Vaso-occlusive crises and haemolysis are the clinical hallmarks of SCD.2 The polymerisation of deoxy-haemoglobin S leads to the formation of non-flexible sickle-shaped red blood cells that occlude terminal vessels.2 Repeated vaso-occlusive crises in various organs could result in a wide range of complications classified as locomotor (chronic pain, aseptic osteonecrosis), renal (renal infarction with papillary necrosis, medullary fibrosis with focal segmental glomerulosclerosis, glomerular hyperfiltration and tubular dysfunction), neurological (ischaemic or haemorrhagic strokes, silent brain infarcts) and cardiorespiratory (acute chest syndrome).12–14 Regarding haemolysis, it refers to the continuous destruction of sickled red blood cells within the blood vessels or the spleen (following splenic sequestration). This could result in chronic anaemia, aplastic crises and eventually heart failure in some cases. Patients with SCD are also susceptible to severe and often multifocal infections as a result of several factors, including functional asplenia, micronutrient deficiencies and tissue ischaemia.14 ,15 Neurological manifestations of SCD are common and include chronic headache, epilepsy, ischaemic or haemorrhagic stroke, cognitive impairment due to chronic anaemia, hypoxia and silent infarcts.12–14
So far, most studies have focused on cerebrovascular complications that are the most debilitating and need urgent implementation of prevention and management strategies. However, the majority of these studies have involved patients from outside the African continent which currently has the highest burden of disease. In the African context, the relative proportion of vascular and non-vascular neurological complications might be different. Most studies in Africa have included small samples and putting their findings together in a systematic review might help to better estimate the prevalence of the various neurological complications of SCD, thus providing useful data for policymakers.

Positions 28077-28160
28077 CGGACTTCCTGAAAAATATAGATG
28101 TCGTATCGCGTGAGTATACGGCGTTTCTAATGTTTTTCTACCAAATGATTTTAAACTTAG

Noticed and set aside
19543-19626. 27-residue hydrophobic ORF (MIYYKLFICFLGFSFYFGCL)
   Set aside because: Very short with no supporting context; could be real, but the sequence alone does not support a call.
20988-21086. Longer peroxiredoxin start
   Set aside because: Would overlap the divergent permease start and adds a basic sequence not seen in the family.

The objective of this study is to summarise the epidemiological data available on the prevalence of neurological complications in patients with SCD in Africa.
This review protocol has been prepared according to the 2015 Preferred Reporting Items for Systematic review and Meta-Analysis Protocols (PRISMA-P) guidelines.16 It has been registered in the PROSPERO International Prospective Register of Systematic Reviews (http://www.crd.york.ac.uk/PROSPERO), registration number CRD42014015376.
Criteria for considering studies for the review
All observational studies and clinical trials conducted in Africa from 1 January 1950 to 31 May 2016, and reporting epidemiological data on the neurological complications of SCD will be included without any restriction of language.
Studies conducted outside of Africa.
Case series with small sample size (<30 participants), letters, reviews, commentaries and editorials.
Duplicates; for studies published in more than one report, the most comprehensive and up-to-date version will be used.
Studies whose full data will not be accessible even after request from the authors.
Search strategy for the identification of relevant studies
The search strategy will be implemented in two steps.
Search in bibliographic databases